Published on March 9, 2013 by Amy
Many of the pictures and images of Native Americans depict the Indians in full War Paint but many also painted their horses with powerful symbols. An Indian horse was often painted in preparation for battle. Specific symbols were used, some of which can be seen on the above painting. The designs and symbols painted on horses were believed to hold magical powers for protection and to indicate previous victories in battle.
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The Native American Indian valued their horses and held them in the highest esteem. Going into battle was dangerous for both the Native American and his horse. It therefore made sense to apply war paint to their horses as well as themselves. The achievements of warriors were often reflected in the symbolic images of their war paint. The clothes, tepees and all of his belongings, including his war horse, was decorated with the symbolism of his achievements or his various spirit guides. Every element of War Paint on the face and body of an American Native Indian had meaning. As did the symbols that decorated his Mustang horse – Horse War Paint.
Native American Indians applied War Paint on their Mustang horses for the following reasons:
Visual Messages: Symbols were recognised as having specific meanings like the symbols shown above. The same ritual symbols that were painted on a horse that might also be painted on the face and body of the Native Indian
Marks of Distinction and Honor: Horse War Paint might include symbols to indicate major achievements and success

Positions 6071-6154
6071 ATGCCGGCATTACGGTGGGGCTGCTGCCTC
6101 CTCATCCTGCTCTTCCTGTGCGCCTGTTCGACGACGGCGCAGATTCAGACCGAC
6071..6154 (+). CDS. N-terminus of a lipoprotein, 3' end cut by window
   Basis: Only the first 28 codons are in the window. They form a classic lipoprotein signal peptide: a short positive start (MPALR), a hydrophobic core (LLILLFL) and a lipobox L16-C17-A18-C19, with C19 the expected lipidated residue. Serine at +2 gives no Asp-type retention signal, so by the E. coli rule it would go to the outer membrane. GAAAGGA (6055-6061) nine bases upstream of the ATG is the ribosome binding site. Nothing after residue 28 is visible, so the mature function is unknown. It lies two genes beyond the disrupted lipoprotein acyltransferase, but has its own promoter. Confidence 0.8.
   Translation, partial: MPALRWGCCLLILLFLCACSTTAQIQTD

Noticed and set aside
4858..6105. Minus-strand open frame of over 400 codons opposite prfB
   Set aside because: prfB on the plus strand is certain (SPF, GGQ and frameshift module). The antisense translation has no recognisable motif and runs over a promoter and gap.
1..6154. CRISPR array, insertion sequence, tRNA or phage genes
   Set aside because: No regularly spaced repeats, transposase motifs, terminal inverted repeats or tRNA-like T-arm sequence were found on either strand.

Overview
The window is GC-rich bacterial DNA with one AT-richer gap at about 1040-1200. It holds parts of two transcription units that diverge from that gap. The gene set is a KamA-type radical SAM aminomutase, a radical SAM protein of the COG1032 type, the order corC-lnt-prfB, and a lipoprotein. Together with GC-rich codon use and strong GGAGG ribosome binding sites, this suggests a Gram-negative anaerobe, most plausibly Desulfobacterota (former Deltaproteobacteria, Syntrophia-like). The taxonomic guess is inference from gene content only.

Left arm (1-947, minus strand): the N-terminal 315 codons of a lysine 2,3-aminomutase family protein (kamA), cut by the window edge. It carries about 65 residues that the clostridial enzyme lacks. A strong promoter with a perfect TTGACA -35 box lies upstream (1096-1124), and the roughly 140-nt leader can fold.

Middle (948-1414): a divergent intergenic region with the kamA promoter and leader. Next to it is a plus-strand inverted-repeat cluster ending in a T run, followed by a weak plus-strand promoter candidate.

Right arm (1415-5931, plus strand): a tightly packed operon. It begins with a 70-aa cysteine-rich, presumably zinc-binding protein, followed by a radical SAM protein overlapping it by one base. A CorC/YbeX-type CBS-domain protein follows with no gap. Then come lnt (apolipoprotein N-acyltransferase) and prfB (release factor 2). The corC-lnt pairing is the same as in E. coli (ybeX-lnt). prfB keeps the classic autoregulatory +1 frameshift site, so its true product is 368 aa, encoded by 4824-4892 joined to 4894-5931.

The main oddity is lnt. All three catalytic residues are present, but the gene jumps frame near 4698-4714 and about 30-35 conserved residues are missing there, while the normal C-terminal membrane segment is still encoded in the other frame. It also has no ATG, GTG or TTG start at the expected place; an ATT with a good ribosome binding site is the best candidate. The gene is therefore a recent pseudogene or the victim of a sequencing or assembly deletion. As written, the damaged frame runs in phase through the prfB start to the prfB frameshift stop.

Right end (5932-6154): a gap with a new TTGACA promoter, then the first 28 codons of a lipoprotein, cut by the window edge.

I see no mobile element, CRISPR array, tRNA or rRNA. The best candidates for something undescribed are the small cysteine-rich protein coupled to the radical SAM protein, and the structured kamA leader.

Mental Preparation: Medicine Men often chose certain markings for warriors and that powerful magic was passed on during the application of the Horse War Paint helping the warrior to believe himself and his horse invincible
Power and Magic: It was believed that the application of certain symbols and colors afforded the wearer with ‘Magic’ for power and protection by drawing on natural powers and combining these with the power of the warrior and his horse. Symbols included stripes, circles and triangles
To recall special events: Victory, Mourning etc were indicated by the application of horse war paint.
Following a battle: A triumphant warrior might apply paint to his horse so the tribe could see at a glance the outcome of the battle from a distance. Native American Indians prepared the paint which was then dried and stored as a powder. The paint powder was kept in deerskin pouches which could be carried with them
The Native Indians made Horse War Paint from the natural resources that were available to them to make different colored dyes and pigments including red clays, barks and berries, white clays and eggshells, black charcoal, yellow from flowers, plants and moss, blue from clays and duck manure and green from moss and algae. Paint in it’s simplest form, consists of ground up pigment suspended in some sort of liquid, or binder such as urine, spit, egg yolks, animal fat and blood.
There were so many tribes of Native American Indians it is only possible to generalise the most common meanings of the colors and patterns of Horse War Paint, Body Paint or Face Paint.